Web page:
Barr Told Prosecutors to Consider Sedition Charges for Protest Violence


Mr. Barr told federal prosecutors on the call that they needed to crack down on rioting, looting, assaults on law enforcement officers and other violence committed during the protests that have continued across the country since George Floyd, a Black man in Minneapolis, was killed by the police in May.

Mr. Barr mentioned sedition as part of a list of possible federal statutes that prosecutors could use to bring charges, including assaulting a federal officer, rioting, use of explosives and racketeering, according to the people familiar with the call. Justice Department officials included sedition on a list of such charges in a follow-up email.

After Mr. Barr spoke, Richard P. Donoghue, a top aide to the deputy attorney general, interjected to note that some of the U.S. attorneys on the call worked in districts where violence during protests was less common, and that the federal prosecutors may not need to use tools as aggressive as sedition charges.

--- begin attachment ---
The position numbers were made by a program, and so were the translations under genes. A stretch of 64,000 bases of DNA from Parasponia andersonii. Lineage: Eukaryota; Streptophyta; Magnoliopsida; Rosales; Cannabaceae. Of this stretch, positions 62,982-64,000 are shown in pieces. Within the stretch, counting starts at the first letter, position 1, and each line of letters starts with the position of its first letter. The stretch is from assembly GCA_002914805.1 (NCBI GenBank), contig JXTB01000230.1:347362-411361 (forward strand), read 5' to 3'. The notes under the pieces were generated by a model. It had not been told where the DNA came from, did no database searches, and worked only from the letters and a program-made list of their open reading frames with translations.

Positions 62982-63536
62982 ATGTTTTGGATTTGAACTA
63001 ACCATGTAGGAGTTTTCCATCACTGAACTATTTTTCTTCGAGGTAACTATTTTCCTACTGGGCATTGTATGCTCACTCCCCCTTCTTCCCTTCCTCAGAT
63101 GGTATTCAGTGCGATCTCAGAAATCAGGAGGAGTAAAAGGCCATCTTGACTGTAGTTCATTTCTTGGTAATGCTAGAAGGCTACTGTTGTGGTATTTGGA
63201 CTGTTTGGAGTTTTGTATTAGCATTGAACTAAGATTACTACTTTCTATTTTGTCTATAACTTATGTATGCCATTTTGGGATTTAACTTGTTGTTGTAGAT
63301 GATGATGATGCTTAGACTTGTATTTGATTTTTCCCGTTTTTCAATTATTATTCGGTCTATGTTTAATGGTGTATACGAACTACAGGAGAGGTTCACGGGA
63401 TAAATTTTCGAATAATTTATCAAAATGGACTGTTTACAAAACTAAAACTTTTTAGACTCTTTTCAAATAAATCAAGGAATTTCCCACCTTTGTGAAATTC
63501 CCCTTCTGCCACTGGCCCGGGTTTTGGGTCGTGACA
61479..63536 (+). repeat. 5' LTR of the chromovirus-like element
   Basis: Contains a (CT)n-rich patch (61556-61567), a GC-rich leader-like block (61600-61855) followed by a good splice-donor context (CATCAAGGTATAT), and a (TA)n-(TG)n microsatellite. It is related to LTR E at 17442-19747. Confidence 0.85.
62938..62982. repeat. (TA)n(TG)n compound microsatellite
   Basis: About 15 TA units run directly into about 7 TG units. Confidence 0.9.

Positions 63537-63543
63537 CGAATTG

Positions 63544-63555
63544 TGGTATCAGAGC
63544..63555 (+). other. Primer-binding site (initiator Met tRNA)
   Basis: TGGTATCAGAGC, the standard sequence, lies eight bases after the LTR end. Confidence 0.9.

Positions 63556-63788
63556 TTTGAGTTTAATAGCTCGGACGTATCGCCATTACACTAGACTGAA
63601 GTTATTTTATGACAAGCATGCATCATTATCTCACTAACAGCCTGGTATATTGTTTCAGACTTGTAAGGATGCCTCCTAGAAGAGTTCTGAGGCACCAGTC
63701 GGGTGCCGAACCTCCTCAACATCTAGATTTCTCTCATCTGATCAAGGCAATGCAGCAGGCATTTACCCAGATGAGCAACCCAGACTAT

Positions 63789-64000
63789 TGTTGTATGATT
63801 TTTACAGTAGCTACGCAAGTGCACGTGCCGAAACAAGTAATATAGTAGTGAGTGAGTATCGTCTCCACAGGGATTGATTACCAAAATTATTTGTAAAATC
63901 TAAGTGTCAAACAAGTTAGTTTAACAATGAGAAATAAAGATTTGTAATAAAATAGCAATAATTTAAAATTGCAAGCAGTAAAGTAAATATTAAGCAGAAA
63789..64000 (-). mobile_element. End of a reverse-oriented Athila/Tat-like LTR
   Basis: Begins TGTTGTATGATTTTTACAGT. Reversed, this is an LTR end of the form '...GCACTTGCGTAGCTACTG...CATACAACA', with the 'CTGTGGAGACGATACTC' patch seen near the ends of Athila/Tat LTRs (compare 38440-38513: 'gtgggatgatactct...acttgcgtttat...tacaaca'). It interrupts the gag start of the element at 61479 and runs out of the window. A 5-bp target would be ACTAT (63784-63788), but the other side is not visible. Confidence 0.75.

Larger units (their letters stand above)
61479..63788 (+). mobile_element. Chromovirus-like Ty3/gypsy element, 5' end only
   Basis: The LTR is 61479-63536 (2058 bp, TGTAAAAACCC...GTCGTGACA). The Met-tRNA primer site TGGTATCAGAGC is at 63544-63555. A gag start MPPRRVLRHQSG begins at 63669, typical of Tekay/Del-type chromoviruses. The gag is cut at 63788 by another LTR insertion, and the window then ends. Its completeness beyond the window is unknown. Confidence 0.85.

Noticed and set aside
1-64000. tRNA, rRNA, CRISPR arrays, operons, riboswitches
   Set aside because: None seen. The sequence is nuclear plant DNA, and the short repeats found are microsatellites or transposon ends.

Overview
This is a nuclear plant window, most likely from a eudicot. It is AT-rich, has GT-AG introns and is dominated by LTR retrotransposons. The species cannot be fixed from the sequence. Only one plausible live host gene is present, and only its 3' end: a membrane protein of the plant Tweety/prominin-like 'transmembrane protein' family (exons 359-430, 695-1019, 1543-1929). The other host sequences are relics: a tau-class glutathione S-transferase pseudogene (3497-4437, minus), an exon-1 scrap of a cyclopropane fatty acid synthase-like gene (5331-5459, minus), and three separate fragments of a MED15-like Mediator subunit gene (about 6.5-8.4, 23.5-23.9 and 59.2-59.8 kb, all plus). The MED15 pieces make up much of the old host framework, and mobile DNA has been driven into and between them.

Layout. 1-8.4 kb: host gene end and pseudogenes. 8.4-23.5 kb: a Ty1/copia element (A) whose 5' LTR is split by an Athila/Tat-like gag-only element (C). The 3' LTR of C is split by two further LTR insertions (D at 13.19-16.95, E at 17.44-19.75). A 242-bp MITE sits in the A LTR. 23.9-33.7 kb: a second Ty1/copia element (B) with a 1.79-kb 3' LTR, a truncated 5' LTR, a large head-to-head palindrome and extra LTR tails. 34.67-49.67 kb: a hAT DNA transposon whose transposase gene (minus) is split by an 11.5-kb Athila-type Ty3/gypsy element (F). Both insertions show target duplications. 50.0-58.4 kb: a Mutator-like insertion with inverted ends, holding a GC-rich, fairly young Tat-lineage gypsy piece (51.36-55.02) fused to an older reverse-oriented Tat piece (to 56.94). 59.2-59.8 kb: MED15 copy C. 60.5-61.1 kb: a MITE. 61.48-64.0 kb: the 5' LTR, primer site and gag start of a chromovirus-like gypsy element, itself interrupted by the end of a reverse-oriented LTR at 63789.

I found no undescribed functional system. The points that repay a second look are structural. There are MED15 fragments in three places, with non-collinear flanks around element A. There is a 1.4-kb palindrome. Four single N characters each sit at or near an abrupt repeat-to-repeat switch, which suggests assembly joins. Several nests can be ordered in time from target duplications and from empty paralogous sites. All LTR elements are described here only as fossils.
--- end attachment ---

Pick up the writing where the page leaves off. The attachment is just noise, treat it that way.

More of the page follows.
Mentioning that he had visited Portland, Ore., Mr. Donoghue also assured the prosecutors that the Justice Department would support all efforts to crack down on violence.

“If Barr was saying that if you have a sedition case, then bring it, that is fine,” Mr. Rosenberg said. “But if he is urging people to stretch to bring one, that is deeply dangerous.”

The most extreme form of the federal sedition law, which is rarely invoked, criminalizes conspiracies to overthrow the government of the United States — an extraordinary situation that does not seem to fit the circumstances of the riots and unrest in places like Portland, Ore., and elsewhere in response to police killings of Black men.

The wording of the federal sedition statute goes beyond actual revolutions. It says the crime can also occur anytime two or more people have conspired to use force to oppose federal authority, hinder the government’s ability to enforce any federal law or unlawfully seize any federal property — elements that might conceivably fit a plot to, say, break into and set fire to a federal courthouse.



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